In their opposition brief, however, plaintiffs recast their promissory estoppel claim as one based on the obligation to bargain in good faith. Plaintiffs rely exclusively on Arcadian Phosphates, Inc. v. Arcadian Corp., wherein the Court of Appeals reversed the grant of summary judgment on plaintiff's promissory estoppel claim, finding that the district court "conflated [defendant's] substantive obligation with its obligation to bargain in good faith." 884 F.2d at 74 n. 4. The Arcadian Court found support for the plaintiff's promissory estoppel claim in the form of "evidence that [defendant] knew and approved of [plaintiff's] expenditures and collateral contracts," but suddenly changed its demand and then broke off negotiations when plaintiff rejected defendant's proposed modification. Id. at 74. Because these circumstances raised genuine issues of material fact as to defendant's obligation to negotiate in good faith, summary judgment was inappropriate.

Plaintiffs' reliance on Arcadian is misplaced because the evidence in the record in this case is quite different.[3] Here, the language of the Application itself where Lehman expressly reserved the right not to consummate the transaction for any reason forecloses plaintiffs' argument that by failing to complete the deal, Lehman failed to bargain in good faith. (See Ex. K. to Donohue Aff. at 6 ("Lender may, at any time prior to the issuance of a Commitment and at its sole discretion, decline to proceed further with respect to a financing of the Property.") (emphasis added)). In addition, as mentioned above, the Application expressly provided that Lehman would not be bound until a Commitment had been issued and conditioned issuance of the Commitment on Lehman's completion of due diligence, including investigation of various environmental considerations.

The parties disagree about why exactly the transaction fell apart, and it is on this point that plaintiffs attempt to raise an issue of fact as to Lehman's alleged bad faith. In his deposition, Manna testified that his recollection was that "the reason we [Lehman] chose not to proceed is because of the state of the environmental remediation on the property." (Deposition of Charles Manna at 134, Pls' Ex. 2). Groblewski also testified that Manna told him "there were environmental questions and Lehman didn't want to proceed with the loan." (Deposition of Casimir Groblewski at 60, Ex. C to Donohue Aff.). However, plaintiffs point to Gerald Cohen's deposition testimony that he and *531 Groblewski thought the "real" reason Lehman decided not to complete the deal was "because the [interest] spreads were going against them and it would be difficult to sell this transaction on Wall Street." (Cohen Dep. at 42). On the issue of bad faith, this testimony avails plaintiffs nothing. Even assuming that the statements made by Manna and Gray and relied on by plaintiffs constitute clear and unambiguous promises to negotiate in good faith, all of the reasons in the record for Lehman's failure to consummate the deal fall within the discretionary language of the Application and none is sufficient to constitute a finding of bad faith on Lehman's part. Thus, there is no evidence in the record sufficient to raise an issue of fact as to whether defendant failed to negotiate in good faith. Accordingly, summary judgment is granted to defendant on plaintiffs' promissory estoppel claim.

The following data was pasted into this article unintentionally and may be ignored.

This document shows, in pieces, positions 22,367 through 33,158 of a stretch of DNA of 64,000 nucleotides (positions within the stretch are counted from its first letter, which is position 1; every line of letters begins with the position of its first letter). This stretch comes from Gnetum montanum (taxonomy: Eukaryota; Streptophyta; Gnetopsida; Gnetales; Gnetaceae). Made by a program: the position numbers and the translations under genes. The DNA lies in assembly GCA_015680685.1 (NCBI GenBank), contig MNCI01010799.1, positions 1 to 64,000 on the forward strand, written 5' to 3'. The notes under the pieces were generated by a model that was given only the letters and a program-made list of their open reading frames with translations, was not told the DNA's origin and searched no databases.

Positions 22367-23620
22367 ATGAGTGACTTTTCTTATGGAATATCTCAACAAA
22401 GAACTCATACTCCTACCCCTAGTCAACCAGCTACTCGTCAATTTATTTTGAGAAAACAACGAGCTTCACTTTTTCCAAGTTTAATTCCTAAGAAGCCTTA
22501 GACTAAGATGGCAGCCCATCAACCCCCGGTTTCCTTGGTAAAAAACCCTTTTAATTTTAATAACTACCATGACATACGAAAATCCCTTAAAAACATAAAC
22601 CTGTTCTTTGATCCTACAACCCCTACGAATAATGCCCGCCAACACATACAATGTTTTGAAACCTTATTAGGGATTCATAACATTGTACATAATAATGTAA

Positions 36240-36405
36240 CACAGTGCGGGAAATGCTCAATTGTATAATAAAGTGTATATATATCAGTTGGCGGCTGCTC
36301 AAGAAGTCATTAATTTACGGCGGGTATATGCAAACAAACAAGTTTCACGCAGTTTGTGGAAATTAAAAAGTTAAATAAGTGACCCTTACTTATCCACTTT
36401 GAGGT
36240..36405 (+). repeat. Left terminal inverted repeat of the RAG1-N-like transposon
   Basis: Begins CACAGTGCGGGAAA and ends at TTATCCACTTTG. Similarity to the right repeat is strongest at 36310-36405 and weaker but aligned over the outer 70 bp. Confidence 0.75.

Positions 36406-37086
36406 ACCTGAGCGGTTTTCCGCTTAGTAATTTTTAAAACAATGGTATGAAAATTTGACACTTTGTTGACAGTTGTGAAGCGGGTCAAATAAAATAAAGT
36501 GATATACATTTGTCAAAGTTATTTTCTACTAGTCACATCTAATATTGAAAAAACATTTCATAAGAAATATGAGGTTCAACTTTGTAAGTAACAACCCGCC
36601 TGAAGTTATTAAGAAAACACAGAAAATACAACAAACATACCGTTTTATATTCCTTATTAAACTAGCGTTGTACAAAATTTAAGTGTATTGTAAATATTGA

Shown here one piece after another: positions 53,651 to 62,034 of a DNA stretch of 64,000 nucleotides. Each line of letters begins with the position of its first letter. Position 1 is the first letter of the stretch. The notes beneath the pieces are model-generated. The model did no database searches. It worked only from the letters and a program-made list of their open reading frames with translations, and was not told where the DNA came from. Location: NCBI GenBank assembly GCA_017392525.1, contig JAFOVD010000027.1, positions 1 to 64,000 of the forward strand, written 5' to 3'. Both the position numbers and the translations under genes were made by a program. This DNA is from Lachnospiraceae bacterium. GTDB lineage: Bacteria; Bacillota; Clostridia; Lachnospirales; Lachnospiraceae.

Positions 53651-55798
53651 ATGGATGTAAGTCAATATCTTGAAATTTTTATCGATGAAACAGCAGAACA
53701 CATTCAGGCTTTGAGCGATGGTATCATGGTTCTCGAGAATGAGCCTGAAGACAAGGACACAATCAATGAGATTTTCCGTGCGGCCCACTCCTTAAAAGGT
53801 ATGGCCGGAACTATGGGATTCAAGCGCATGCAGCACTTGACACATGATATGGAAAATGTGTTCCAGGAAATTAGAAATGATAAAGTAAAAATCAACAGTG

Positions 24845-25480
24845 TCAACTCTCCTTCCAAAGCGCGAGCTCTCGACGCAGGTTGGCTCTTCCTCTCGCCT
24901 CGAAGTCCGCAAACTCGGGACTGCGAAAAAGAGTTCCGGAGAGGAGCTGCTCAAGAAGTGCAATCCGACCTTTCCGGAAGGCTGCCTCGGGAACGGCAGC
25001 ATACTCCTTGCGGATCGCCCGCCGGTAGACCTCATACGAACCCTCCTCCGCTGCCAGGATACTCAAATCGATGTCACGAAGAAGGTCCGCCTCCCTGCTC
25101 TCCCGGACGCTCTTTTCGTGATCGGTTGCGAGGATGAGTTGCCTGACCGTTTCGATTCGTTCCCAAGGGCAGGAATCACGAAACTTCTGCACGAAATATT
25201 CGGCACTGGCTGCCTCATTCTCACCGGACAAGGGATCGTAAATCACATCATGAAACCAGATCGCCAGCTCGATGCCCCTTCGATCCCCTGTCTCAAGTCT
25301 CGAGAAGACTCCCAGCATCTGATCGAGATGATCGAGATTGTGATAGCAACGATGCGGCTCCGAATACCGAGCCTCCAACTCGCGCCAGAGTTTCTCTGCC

For the above-stated reasons, defendant's motion for summary judgment (docket no. 11) is granted. Defendant's motion to strike plaintiffs' jury demand is denied as moot. The Clerk of the Court shall mark this action closed and all pending motions denied as moot.



[1] The parties agree that New York law applies in this diversity action.

[2] Defendant also argues that plaintiffs' contract claims are barred by the Statute of Frauds pursuant to New York's General Obligations Law § 5-703(1). Having found no binding agreement, I decline consideration of defendant's Statute of Frauds argument.

[3] In actuality, the basis of plaintiffs' promissory estoppel claim is still defendant's failure to consummate the transaction. This is made evident by the fact that the injuries complained of missing out on alternative financing opportunities and not getting the benefit of the deal are the same under both theories. In Arcadian, by contrast, the plaintiff expended funds and entered into collateral contracts in reliance on the deal's progress. To the extent that plaintiffs rely on failure to consummate the transaction as the injury under this "failure to bargain in good faith" theory of promissory estoppel, they conflate the issues.